Trail cams are making deer into celebritiesPublished 10:44am Tuesday, March 13, 2012
Echoes from the Loafers’ Club Meeting:
“We haven’t had a single customer today.”
“That’s the way I like it.”
“How do you expect to pay the bills?”
“Who said that I expect to pay the bills?”
1. I have to buy a ticket before I can win the lottery.
2. Not every restaurant serves food.
3. An alarm clock going off is better than one not going off.
Smile, you’re on a trail cam
Neal Batt of Hartland showed me some wonderful photos taken by his trail camera. A deer captured in the instrument’s eye licked the lens of the camera. Trail cams have become so popular that one might wonder if there is a deer in Minnesota that hasn’t had its photo taken. I’d like to have a hood cam — a camera that would take the place of a hood ornament and provide a snapshot of whatever that was that scurried across the road in front of my car.
The cafe chronicles
I could have inhaled a meal in this eatery. It was a restaurant where this discussion could have taken place: “This isn’t what I ordered.”
“You wouldn’t want what you ordered.”
“Well, I don’t want this either.”
“Then what difference does it make?”
I was sitting in a cafe having no need for a furnace. The customers brought their own hot air. It wasn’t a restaurant requiring a clean gimme cap. I was talking to an old friend and classmate who resides in a house made from tires. I resisted the impulse to ask him if he needed to rotate his walls. Someone asked him what color his earth-sheltered home was. It was a hard question to answer. The house is covered with vegetation, so it is green in summer, brown in fall, and white during the winter.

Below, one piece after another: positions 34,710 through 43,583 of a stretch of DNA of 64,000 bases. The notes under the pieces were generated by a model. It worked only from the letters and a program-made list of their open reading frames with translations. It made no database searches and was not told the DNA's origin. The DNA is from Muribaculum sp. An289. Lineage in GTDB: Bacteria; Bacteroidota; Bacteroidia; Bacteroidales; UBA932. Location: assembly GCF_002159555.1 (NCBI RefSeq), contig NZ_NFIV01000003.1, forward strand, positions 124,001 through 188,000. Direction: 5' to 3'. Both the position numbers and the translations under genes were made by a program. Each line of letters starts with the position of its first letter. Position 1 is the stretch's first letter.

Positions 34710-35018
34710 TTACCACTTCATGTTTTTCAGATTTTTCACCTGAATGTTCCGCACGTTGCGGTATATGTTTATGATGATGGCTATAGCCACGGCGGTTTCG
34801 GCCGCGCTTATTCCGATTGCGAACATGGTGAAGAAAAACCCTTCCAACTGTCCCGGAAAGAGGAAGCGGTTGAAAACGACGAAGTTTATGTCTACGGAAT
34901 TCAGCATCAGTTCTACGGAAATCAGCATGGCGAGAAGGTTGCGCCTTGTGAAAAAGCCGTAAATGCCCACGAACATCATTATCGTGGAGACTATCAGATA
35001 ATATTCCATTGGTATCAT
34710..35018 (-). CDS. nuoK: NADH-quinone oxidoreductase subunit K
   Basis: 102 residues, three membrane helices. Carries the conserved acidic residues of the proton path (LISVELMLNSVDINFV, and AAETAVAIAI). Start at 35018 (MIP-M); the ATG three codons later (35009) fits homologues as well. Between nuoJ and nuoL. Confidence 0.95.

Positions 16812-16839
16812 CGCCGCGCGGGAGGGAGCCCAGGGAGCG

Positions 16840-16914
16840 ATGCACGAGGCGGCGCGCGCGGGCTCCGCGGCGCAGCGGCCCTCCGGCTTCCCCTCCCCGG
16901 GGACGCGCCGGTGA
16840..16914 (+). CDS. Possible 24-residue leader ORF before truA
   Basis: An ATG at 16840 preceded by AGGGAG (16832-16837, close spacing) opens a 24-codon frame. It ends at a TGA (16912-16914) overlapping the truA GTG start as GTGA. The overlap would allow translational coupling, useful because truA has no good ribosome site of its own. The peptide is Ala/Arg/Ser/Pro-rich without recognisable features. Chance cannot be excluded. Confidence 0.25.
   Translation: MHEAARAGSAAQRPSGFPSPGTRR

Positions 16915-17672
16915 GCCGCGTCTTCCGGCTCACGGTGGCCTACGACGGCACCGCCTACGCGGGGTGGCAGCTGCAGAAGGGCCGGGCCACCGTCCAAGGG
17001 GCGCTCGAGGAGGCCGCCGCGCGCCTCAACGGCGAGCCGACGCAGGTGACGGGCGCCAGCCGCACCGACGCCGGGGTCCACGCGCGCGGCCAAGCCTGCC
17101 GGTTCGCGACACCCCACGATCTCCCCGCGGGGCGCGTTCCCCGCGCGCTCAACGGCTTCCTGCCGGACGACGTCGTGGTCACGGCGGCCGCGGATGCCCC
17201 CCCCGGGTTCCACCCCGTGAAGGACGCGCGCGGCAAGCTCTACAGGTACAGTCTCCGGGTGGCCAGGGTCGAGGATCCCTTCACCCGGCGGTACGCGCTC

We talked briefly about school days when it was my job to talk our teachers in from the ledge and we struggled with word problems such as, “If train A leaves Minneapolis at 8 a.m. going 60 miles per hour and train B leaves Chicago at 9 a.m. going 75 miles per hour, how long will it take you to fail this test?”
Moving on up
I’d met the caller years ago when I’d told stories at a casino in Reno, Nev. He lived in a small town in Nevada that had grown from 225 to 176 during the years he had lived there. He called to tell me that he was moving to Minneapolis. I asked him why he was moving to a city with such a large population. He answered that with so many people, it should be easy for him to find one who is nice. He was moving in March and wondered if he should bring a jacket. I advised him to bring a fire.
I had a lot of work to do. I knew I would kick myself if I didn’t finish it as soon as possible. A loved one was playing in a basketball game at the same time as I should have been working. I decided to work later when I should be sleeping. I drove to Redwood Falls to watch her play. I had to. I knew that I would kick myself even harder if I didn’t.
Do birds have taste buds? Birds have taste buds, but not nearly as many as people do. Rabbits have about 17,000 taste buds, pigs 15,000, humans 9,000, mallards 375, starlings 200, pigeons 50, and chickens 24. The tastes perceptible to us are sweet, sour, bitter, salt, umami (characteristic of monosodium glutamate), and lutefisk.
The Bluebird Recovery Program Expo will be Saturday, April 14 at Byron Middle School. It will feature Minnesota Raptor Center birds, Tom Comfort speaking on the key factors in bluebird nest box locations, Keith Radel on fledgling rate improvement and safety, Mike Jersek on buffalo gnat control on baby bluebirds, Kelly Applegate on purple martins, Roger Strand on wood ducks, and heaps of hot air from this hick from Hartland.
Being kind is the least we can do.